We Might Be Entering NeoFeudalism...
Writing about how feudalism might be returning in the modern age...
It is easy for us to find it ridiculous that many science fiction settings like Dune and Isaac Asimov's Foundation show feudalism returning in the future. I mean, feudalism could never make a return right? Such as system is simply a relic of the past, is it not? Well if certain economists and political scientists looking at current events are correct, feudalism may be making an odd comeback in a brand new form & this comeback might be hard to stop if society continues on its current course...
First, to see if such a system is truly reappearing in our modern world, we need to define what feudalism is. Well Lexico - the online dictionary powered by Oxford University - has a pretty good definition for feudalism. According to this source, feudalism was the dominant social system in medieval Europe & from this system, nobility and the Crown held all the lands. Meanwhile, the peasants - or serfs - were obliged to live on the land owned by their lord. The serfs give their lord's homage, labor, and a share of the produce. Notionally, this is supposed to be done in return for military protection, but this was not always the case.
According to McKenzie Wark - the writer of the book CAPITAL IS DEAD - we may not be in capitalism anymore, but something far worse. We might be in what libertarian economist Tyler Cowen referred to as neofeudalism: an economic system based around the emphasis on permanent extreme inequality around a global economy, and mass serfdom. In Neofeudalism, a property-less underclass survives by servicing high earners as personal assistants, trainers, child-minders, cooks, cleaners, et cetera.
Some people argue that the rise of the gig economy is a prominent part of neofeudalism and that gig workers are not truly self-employed, but are instead modern-day serfs. Unlike people who are truly self-employed, gig workers have to deal with four issues that prevent them from being truly self-employed (these issues are known as villeiny - a term for the relationship between a lord and a serf):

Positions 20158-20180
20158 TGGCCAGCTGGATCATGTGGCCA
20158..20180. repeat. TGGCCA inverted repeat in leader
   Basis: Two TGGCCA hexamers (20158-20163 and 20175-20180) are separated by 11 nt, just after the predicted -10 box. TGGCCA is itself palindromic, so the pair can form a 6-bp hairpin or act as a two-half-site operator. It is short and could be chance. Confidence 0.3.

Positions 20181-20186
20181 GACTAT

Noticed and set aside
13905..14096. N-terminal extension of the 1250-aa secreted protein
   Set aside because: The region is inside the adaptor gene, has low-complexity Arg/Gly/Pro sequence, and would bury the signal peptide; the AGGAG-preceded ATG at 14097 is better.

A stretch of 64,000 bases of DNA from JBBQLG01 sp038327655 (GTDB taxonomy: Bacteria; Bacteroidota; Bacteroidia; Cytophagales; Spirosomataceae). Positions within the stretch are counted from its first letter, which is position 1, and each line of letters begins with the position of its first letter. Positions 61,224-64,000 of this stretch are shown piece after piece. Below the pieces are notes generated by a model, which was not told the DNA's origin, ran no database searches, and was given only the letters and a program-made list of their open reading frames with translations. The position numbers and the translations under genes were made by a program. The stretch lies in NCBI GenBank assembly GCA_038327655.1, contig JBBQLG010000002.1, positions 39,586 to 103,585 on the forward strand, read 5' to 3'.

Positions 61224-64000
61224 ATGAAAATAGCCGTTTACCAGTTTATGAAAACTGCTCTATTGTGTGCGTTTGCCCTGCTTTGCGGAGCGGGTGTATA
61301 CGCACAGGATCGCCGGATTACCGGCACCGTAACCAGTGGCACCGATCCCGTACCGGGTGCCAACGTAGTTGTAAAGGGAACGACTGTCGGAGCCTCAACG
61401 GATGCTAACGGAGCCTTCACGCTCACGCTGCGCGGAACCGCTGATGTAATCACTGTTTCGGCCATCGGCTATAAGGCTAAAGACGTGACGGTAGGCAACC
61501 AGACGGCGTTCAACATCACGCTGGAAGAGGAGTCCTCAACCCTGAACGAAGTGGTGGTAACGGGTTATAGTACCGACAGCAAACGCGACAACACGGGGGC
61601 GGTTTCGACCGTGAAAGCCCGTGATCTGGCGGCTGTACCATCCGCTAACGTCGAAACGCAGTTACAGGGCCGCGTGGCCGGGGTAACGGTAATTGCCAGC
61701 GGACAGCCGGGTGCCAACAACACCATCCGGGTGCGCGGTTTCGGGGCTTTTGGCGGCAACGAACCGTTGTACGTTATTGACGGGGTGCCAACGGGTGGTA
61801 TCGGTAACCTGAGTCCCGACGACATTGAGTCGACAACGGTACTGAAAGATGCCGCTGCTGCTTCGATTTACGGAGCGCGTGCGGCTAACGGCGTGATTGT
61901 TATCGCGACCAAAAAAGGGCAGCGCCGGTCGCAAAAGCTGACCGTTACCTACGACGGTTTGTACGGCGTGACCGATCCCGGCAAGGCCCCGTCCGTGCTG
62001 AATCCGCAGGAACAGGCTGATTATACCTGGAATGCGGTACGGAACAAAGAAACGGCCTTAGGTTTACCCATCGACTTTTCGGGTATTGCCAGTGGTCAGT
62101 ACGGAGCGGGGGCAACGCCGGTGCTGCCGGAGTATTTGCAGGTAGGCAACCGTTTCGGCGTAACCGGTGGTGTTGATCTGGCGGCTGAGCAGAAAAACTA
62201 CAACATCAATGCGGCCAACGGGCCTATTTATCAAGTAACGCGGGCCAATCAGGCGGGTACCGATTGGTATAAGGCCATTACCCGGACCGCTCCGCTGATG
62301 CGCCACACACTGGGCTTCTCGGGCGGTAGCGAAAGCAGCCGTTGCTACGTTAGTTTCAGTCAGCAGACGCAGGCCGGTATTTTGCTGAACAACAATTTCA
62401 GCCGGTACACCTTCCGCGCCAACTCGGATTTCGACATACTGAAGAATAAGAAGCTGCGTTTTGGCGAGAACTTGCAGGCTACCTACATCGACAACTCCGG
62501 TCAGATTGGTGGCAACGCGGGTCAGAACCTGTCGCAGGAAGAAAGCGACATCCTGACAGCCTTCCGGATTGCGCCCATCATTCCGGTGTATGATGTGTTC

1. There is no guarantee of income. As the news site The Conversation points out, "Gig workers depend on the online platform for clients and are only paid when they service a client, e.g., transport them or deliver their dinner. There is no guaranteed income for the worker at the start of a shift."
2. Gig workers under villeiny are dependent on an organization to gain clients. "Gig workers are bonded to the online platform that makes finding clients far easier than finding them in another way. The situation is exacerbated for gig workers by the other characteristics of neo-villeiny."
3. Gig workers are often expected to do unpaid labour to earn an income. "In response to the Ontario Working for Workers Act, critics have focused on the payment for active hours clause that essentially means workers won’t be paid for some of their labour. For drivers connected to clients through Uber or Lyft, this can amount to 40 per cent of their working time that is spent on tasks like waiting for clients or travelling to a location to collect the client. This is time and labour that is not remunerated, but is still necessary for the job."
4. Gig workers, like serfs under villeiny, must pay rent: "Gig workers for organizations like Uber must pay rent in the form of booking fees and commissions on each ride."
Add all this to the fact that in many neighborhoods, most land is owned by corporations and many are expected to pay rent to these corporate landlords with little hope of owning any land on their own and you have a recipe for the return of a modern form of feudalism, especially as income inequality continues to rise and the top ten percent of Americans hold nearly 70% of America's wealth while the bottom 50% own only about 2.5% of wealth.
So, while I prepare to write more articles about this topic, what do you think? Do you believe we are entering an era of neofeudalism where we will be living under corporate lords?
About the author
I love to write fictional stories, articles about history, and blog about practically any topic that pops in my head. Hopefully, you can read some of my stories and find something that interests you!